Distributed Social Networks and Public History

· Posted by Joshua in Online History

Diaspora* cofounders Daniel Grippi and Ilya Zhitomirskiy.
Daniel Grippi and Ilya Zhitomirskiy, cofounders of the distributed social network Diaspora*, present at the Cultura Libre Conference in 2011. Flickr Photo © 2011 Jalisco Campus Party, CC BY 2.0 License.

Distributed social networks are not well-known, but their tumultuous history offers a range of opportunities and challenges to public historians on the web. Distributed networks, such as GNU Social, Diaspora*, or Friendica, exist as an alternatives to more popular sites like Facebook, Twitter, or Tumblr, which are centralized networks. Each centralized network exists on a single website, owned and controlled by a single business with whom all users of the network must register accounts. Distributed social networks, by contrast, run on free community-built software that can power any number of different access points. This allows users to join the network from their choice of sign-on providers, or even to access the network by creating a server of their own, without relying on a single centralized authority.

Public historians can learn from both the aspirations and failures of distributed social networks. For historians who aim to collect digital history, these fragmented, privacy-conscious networks pose a dilemma about how to preserve online communications while respecting user privacy. For museums and cultural institutions who aim to build sociability into online exhibits and collections, distributed networks offer an ethical model for open development, interoperability, and privacy protection — as well as case studies in the difficulty of attracting engaged users.

History of Distributed Networks: GNU Social, Diaspora*, Friendica

Distributed social networks began to appear around 2008-2010 in response to fears that centralized networks threatened their users’ privacy and autonomy. The companies that own centralized networks like Facebook or Twitter dictate lengthy terms of service that can change at any time, freely utilize users’ data to sell advertising, and create a single point of failure giving users little recourse if the company suspends an account, merges into another company, or goes out of business. Distributed networks promise to give users the ability to access a network without being locked into a single company’s product — just as a telephone user with AT&T can call someone with Verizon, or a Yahoo! Mail user can send a letter to a friend at Gmail. This empowers distributed network users to choose the provider whose terms they like best, to switch providers while still being able to socialize with the same contacts, and even to set up their own service for fine-grained control over their personal data.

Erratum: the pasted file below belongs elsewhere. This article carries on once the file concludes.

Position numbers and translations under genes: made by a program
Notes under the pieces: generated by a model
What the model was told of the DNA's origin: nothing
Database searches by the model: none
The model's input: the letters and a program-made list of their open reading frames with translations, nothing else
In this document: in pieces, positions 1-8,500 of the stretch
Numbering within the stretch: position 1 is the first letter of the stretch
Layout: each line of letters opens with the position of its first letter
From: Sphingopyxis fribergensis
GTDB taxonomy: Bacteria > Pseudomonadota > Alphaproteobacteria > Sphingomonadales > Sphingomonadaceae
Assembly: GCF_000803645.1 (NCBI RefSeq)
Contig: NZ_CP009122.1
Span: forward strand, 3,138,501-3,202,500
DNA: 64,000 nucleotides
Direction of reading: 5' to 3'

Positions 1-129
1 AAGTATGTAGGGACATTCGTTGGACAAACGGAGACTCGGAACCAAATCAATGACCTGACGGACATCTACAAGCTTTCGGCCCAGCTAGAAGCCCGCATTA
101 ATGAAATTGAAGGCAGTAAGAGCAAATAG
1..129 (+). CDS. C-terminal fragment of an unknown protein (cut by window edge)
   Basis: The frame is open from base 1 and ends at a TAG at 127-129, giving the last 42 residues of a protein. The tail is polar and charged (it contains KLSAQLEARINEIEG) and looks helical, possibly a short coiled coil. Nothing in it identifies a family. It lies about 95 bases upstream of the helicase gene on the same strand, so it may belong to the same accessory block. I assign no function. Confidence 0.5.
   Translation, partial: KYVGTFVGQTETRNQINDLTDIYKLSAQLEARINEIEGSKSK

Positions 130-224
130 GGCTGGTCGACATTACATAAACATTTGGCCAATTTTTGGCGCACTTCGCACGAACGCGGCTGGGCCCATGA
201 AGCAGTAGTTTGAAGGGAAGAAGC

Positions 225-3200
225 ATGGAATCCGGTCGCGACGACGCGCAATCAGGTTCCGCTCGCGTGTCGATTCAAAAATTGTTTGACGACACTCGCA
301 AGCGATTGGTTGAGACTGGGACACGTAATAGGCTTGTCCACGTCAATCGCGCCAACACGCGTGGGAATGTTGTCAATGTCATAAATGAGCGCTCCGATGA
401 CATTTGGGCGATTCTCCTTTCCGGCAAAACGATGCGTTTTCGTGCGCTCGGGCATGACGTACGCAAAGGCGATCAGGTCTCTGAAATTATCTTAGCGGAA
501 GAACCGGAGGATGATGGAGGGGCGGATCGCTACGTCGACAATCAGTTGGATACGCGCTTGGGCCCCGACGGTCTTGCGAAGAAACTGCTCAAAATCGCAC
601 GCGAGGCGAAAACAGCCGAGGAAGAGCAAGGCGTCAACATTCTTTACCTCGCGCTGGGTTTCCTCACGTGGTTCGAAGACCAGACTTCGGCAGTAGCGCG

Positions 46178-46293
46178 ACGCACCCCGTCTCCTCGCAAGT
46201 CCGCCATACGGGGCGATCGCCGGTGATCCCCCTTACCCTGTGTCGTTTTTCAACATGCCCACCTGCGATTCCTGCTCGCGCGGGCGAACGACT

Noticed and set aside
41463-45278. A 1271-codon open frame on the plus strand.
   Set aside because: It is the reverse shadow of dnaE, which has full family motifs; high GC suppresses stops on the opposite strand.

One of the first distributed social networks was GNU Social (first called Laconica and then StatusNet), created by Evan Prodromou in 2008. Prodromou explained at FOSDEM in 2010 that while social networks had proliferated over the 2000s:

Status updates from different parts of the web don’t come together and this mesh of sociality is not completely connected — and these systems are by and large closed. … We need social software that we can own, that we can install and manage ourselves. We need social software that meshes into the existing social web.

GNU Social offers a Twitter-like service for sharing status updates across multiple websites. It still powers sites such as quitter.se and gnusocial.no, although in 2012 Prodromou turned to a new project called pump.io, which introduced additional features for image sharing, social gaming, and long-format text. Pump.io remains under development, but it already powers identi.ca, microca.st, and other sites. Because it is free software, users are also encouraged to install and manage their own pump.io server to connect with the network — an emphasis that may intimidate those without a tech background, slowing the network’s growth.

A more widely known distributed social network is Diaspora*, which was initiated in 2010 by New York University Courant Institute students Ilya Zhitomirskiy, Dan Grippi, Max Salzberg, and Raphael Sofaer. They created Diaspora* out of a concern that centralized networks, particularly Facebook, were collecting too much personal information and spying on users. As Salzberg told the New York Times:

When you give up that data, you’re giving it up forever … The value they give us is negligible in the scale of what they are doing, and what we are giving up is all of our privacy.